Out for a walk this weekend on the County Grounds, I came across the old Milwaukee County Asylum Cemetery. Considering how many folks were walking, jogging and biking past the little stand of trees with a mulch path, a couple benches and a historical marker, many of you have seen it, too.
I stopped and read the plaque:
"The ground before you contains the mortal remains of approximately 200 souls who died at the Milwaukee County Asylum / Hospital for the Insane. These burial grounds were open from March 1880-November 1914. Patients without financial means or family to claim them found a place of eternal peace here."
On Memorial Day weekend, I took special note of the fact that, "Among them is Civil War veteran Albert Melms, 3rd Class Musicians of the 24th Illinois Infantry."
Melms was on my mind as I walked through the stand of trees, overgrown with brush, and noticed, here and there, simple makeshift shrines of stones and wildflowers. A couple numbered markers could also be seen.
Also on my mind was my great-grandfather, Luigi Ravizza, who had come to America when he was 15. After time spent in New York City and working in the mills (and maybe the mines) of Western Pennsylvania, he fell ill and was hospitalized. Luigi lived out his life in that hospital – 38 years – and was buried in its cemetery.
When I saw the historical marker, I immediately thought of him. When I saw the numbered markers, I thought of the more than 40 years his remains lay beneath an anonymous four-digit code engraved into a brick (once we found him, we laid a proper stone on the site).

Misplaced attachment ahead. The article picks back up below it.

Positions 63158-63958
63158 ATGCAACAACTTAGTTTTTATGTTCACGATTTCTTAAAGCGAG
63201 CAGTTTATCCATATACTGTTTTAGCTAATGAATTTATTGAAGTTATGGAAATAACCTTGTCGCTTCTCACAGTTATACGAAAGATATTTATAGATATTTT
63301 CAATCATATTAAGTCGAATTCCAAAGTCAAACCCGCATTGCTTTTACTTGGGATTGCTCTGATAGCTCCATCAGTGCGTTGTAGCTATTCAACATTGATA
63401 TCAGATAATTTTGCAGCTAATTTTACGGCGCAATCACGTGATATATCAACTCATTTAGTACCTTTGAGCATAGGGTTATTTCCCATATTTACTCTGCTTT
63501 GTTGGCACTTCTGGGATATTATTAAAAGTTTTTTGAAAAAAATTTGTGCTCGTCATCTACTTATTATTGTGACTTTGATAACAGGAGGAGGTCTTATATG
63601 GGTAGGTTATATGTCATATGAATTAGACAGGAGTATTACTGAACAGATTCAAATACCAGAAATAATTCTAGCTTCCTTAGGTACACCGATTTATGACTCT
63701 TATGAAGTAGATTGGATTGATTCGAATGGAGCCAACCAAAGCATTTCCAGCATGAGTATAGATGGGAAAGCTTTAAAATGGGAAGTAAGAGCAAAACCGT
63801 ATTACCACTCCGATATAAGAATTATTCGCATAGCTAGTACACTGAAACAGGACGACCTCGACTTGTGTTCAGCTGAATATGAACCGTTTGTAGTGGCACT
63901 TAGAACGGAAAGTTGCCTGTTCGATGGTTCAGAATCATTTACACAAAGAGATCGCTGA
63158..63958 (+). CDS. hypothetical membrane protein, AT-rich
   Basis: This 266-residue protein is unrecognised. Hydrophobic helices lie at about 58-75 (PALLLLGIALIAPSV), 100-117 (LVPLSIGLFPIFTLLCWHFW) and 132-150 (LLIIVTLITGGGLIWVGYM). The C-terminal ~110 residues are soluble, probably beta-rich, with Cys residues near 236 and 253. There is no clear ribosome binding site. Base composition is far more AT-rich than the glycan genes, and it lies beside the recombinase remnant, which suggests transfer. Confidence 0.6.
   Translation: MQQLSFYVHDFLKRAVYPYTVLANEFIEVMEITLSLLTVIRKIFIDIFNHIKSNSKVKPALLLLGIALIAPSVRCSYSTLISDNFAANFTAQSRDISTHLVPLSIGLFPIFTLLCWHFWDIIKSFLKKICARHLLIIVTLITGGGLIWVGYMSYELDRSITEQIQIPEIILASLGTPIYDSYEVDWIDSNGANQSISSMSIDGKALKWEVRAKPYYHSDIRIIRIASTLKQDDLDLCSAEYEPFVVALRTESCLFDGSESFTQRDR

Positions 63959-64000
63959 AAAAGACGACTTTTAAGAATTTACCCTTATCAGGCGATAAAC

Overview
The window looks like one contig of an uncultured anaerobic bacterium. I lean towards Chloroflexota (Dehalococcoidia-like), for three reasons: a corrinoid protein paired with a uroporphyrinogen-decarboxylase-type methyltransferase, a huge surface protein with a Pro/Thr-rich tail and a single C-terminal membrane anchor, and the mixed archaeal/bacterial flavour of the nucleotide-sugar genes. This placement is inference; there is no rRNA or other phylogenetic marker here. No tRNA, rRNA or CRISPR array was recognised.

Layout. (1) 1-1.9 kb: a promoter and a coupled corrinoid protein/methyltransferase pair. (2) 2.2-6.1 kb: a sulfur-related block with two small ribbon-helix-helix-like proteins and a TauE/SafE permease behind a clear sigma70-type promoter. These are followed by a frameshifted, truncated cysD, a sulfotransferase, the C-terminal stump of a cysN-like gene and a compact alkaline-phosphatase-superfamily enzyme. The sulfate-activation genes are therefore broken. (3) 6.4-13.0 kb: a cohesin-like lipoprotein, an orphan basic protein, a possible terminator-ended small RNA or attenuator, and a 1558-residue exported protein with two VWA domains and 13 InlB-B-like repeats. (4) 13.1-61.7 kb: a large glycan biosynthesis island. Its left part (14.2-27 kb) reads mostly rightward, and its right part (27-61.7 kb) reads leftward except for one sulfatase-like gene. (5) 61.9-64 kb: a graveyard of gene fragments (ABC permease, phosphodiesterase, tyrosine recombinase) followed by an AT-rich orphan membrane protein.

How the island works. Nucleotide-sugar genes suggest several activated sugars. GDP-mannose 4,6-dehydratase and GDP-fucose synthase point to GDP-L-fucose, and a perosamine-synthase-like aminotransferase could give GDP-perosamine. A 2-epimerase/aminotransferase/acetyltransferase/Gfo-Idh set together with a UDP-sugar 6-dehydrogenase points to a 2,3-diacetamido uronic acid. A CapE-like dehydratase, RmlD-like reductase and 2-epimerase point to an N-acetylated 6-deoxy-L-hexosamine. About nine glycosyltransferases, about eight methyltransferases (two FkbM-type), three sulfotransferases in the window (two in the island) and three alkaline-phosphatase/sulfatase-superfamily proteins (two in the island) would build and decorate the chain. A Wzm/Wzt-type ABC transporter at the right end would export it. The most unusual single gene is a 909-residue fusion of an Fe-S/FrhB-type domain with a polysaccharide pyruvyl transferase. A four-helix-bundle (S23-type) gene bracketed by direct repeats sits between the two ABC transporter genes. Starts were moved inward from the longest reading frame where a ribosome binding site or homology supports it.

We didn’t linger long in the cemetery on the County Grounds. My son noticed the flowers laid in some of the shrines and he looked at me. We picked some nearby dandelions and put them next to a marker bearing the number 19.
I gave a thought to Albert Melms, 3rd Class Musician, to Luigi Ravizza, whose blood is my blood, and I gave a thought to approximately 199 other souls swirling around this site.
As we walked on, I told my son the story of his great-great-grandfather.
Born in Brooklyn, N.Y., where he lived until he was 17, Bobby received his BA-Mass Communications from UWM in 1989 and has lived in Walker's Point, Bay View, Enderis Park, South Milwaukee and on the East Side.
He has published three non-fiction books in Italy – including one about an event in Milwaukee history, which was published in the U.S. in autumn 2010. Four more books, all about Milwaukee, have been published by The History Press.
With his most recent band, The Yell Leaders, Bobby released four LPs and had a songs featured in episodes of TV's "Party of Five" and "Dawson's Creek," and films in Japan, South America and the U.S. The Yell Leaders were named the best unsigned band in their region by VH-1 as part of its Rock Across America 1998 Tour. Most recently, the band contributed tracks to a UK vinyl/CD tribute to the Redskins and collaborated on a track with Italian novelist Enrico Remmert.
He's produced three installments of the "OMCD" series of local music compilations for OnMilwaukee.com and in 2007 produced a CD of Italian music and poetry.
In 2005, he was awarded the City of Asti's (Italy) Journalism Prize for his work focusing on that area.
He can be heard weekly on 88Nine Radio Milwaukee talking about his "Urban Spelunking" series of stories.